Most helpful critical review
23 of 26 people found the following review helpful
on 17 June 2010
For the English-speaking beginner, Czech prsents three major problems which combine to make it a difficult language to get to grips with: the pronunciation, which has sound combinations alien to English; the vocabulary with its lack of recognisable cognates; and the finicky system of declensions for nouns, pronouns and adjectives. A good textbook would attempt to minimise these problems, but Teach Yourself Czech, far from doing this, exacerbates them.
There is an accompanying CD, but a) it's obviously been recorded from a crackly old cassette, and the sound quality is poor; b) instead of giving a clearly, slowly enunciated example, then repeating it in a more natural way, the speakers merely mutter the same thing twice, in such a way that the learner cannot hear the phonemes properly.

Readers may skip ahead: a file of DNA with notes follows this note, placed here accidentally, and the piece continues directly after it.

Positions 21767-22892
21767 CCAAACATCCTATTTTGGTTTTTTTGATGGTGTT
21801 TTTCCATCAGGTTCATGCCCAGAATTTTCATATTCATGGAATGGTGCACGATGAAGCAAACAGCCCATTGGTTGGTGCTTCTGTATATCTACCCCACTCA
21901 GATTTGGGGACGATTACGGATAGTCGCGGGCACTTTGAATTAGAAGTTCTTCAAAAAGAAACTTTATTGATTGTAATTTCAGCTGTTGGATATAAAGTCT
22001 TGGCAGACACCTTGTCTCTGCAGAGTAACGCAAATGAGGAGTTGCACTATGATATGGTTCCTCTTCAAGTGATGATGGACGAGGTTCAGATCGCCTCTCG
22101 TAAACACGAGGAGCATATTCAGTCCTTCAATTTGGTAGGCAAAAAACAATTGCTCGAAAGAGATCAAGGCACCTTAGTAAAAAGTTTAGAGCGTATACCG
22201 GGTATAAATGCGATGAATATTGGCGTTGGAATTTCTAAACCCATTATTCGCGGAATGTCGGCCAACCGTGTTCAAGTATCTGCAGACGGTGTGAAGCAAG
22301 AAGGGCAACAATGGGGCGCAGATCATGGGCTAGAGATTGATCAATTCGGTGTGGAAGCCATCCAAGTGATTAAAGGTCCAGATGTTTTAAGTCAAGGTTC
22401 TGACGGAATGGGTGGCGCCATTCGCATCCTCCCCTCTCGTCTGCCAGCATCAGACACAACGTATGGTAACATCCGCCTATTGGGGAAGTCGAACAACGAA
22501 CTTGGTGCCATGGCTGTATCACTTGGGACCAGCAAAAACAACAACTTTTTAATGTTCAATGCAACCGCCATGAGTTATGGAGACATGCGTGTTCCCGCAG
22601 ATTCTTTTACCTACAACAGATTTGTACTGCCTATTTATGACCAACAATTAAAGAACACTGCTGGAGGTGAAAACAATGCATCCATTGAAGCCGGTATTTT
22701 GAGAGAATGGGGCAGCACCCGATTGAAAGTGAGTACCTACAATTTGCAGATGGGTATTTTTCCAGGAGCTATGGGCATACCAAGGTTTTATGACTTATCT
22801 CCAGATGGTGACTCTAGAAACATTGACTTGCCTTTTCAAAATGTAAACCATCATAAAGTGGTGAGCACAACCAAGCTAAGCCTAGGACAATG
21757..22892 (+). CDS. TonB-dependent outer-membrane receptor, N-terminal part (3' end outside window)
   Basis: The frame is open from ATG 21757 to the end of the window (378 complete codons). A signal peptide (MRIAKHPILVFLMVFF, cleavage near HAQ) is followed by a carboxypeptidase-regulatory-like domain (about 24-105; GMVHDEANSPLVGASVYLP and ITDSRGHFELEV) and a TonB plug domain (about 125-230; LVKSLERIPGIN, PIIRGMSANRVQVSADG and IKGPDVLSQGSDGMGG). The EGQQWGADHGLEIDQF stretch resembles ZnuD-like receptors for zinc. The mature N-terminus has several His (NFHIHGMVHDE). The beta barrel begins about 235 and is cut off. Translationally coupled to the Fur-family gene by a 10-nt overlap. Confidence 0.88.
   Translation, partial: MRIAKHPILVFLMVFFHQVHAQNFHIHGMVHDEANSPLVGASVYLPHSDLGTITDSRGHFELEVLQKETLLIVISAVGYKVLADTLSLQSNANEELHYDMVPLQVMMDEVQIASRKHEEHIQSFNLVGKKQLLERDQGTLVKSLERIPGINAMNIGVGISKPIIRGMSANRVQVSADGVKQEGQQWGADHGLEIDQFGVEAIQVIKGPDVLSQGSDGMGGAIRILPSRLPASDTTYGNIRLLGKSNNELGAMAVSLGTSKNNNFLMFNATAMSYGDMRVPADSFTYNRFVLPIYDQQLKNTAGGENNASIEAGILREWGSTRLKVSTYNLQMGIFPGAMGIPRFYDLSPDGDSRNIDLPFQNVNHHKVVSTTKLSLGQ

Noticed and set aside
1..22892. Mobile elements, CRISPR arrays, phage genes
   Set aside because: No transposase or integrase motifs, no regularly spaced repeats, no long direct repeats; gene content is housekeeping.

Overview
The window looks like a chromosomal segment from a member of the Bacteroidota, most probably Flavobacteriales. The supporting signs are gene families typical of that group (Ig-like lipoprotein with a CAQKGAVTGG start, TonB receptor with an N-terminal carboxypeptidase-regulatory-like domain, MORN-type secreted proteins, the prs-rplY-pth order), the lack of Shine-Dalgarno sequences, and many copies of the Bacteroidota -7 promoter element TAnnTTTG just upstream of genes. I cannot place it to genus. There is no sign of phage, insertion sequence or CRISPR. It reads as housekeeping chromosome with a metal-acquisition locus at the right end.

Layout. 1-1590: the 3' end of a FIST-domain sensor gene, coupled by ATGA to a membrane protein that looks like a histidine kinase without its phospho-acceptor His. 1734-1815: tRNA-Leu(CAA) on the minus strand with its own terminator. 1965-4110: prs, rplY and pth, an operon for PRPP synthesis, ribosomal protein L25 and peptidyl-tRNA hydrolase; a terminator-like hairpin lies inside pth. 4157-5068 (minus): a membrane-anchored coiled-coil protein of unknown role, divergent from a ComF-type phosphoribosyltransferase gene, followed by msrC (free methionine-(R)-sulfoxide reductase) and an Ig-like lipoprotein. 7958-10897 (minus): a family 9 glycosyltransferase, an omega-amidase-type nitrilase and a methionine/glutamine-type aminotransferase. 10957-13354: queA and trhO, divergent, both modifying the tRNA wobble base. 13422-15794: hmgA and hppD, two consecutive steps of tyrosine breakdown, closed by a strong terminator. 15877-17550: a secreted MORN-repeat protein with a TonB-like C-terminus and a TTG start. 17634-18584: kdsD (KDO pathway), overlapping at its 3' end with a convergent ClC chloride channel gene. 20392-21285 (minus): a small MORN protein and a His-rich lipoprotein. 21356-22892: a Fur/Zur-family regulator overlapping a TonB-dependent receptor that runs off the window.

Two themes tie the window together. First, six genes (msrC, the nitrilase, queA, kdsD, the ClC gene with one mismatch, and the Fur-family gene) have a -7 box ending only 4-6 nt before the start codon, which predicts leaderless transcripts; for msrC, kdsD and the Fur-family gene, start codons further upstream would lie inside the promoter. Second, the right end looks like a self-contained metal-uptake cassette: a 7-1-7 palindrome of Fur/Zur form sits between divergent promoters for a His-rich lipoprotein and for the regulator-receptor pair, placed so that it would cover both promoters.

Given the lack of obvious cognates with English (or German, or French), it would be better to have a light load of useful and useable words. Instead, this book goes in for a huge vocabulary overload - each half-page dialogue is accompanied by 1.5 to 2 pages of vocabulary lists, with no attempt to make the words memorable.
But the worst fault of all is the way the noun declensions are introduced - dry as dust, rule after rule after rule, exception after exception, and with pitifully few useful examples. There are better ways of doing it than this - all you need is a bit of imagination.
I speak as a archetypal 'good language learner' (and a language teacher), who has learned Japanese and Thai to fluency, as well as several European languages. I will learn Czech too, but not from this book, which is going in the bin.